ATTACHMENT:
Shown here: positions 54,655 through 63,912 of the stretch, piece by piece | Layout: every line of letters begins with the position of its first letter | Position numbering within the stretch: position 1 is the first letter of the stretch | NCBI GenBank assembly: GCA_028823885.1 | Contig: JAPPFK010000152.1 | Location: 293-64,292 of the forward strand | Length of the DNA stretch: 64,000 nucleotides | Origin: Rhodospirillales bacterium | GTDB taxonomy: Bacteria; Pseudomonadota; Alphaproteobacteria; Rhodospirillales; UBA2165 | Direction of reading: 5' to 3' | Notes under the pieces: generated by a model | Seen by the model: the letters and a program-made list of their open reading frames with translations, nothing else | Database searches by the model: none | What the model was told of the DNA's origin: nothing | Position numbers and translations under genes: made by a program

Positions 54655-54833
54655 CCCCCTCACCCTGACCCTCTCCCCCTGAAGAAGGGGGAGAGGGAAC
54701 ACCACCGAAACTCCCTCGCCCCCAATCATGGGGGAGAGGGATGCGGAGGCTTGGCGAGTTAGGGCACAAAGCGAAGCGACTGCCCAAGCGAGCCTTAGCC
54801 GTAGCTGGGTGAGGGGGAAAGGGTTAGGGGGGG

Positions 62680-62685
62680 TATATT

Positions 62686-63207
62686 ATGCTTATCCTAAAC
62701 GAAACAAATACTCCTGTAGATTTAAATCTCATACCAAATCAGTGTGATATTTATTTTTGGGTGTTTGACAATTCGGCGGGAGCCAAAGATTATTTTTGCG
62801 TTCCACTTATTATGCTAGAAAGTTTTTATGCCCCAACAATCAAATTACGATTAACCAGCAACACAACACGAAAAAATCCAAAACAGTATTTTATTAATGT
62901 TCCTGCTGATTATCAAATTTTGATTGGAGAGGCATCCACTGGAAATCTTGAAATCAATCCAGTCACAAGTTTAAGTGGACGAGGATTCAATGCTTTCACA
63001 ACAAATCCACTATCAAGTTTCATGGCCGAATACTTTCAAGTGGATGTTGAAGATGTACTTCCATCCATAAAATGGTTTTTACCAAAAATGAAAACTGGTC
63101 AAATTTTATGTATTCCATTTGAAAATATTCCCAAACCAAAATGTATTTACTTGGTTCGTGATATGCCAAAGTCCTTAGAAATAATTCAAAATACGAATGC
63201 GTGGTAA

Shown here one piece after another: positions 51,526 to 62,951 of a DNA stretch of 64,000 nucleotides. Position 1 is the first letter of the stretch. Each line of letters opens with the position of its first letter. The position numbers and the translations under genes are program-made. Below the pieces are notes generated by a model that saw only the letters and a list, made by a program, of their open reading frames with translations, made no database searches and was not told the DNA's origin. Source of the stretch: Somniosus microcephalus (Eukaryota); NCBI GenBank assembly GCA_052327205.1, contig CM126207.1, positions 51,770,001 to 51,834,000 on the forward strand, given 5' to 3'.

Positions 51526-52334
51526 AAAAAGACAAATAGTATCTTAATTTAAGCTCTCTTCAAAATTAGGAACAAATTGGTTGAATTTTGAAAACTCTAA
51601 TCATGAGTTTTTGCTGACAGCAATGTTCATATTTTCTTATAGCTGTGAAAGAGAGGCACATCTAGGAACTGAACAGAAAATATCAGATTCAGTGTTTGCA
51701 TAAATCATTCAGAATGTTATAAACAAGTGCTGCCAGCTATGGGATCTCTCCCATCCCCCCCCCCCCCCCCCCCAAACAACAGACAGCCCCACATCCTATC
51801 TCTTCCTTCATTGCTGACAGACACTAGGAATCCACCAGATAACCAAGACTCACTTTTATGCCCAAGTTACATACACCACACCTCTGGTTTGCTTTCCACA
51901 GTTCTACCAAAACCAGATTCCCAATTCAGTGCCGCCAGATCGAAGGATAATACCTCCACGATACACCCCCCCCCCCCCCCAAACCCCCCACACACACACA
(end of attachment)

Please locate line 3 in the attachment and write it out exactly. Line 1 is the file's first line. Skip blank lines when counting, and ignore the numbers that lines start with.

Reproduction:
54655 CCCCCTCACCCTGACCCTCTCCCCCTGAAGAAGGGGGAGAGGGAAC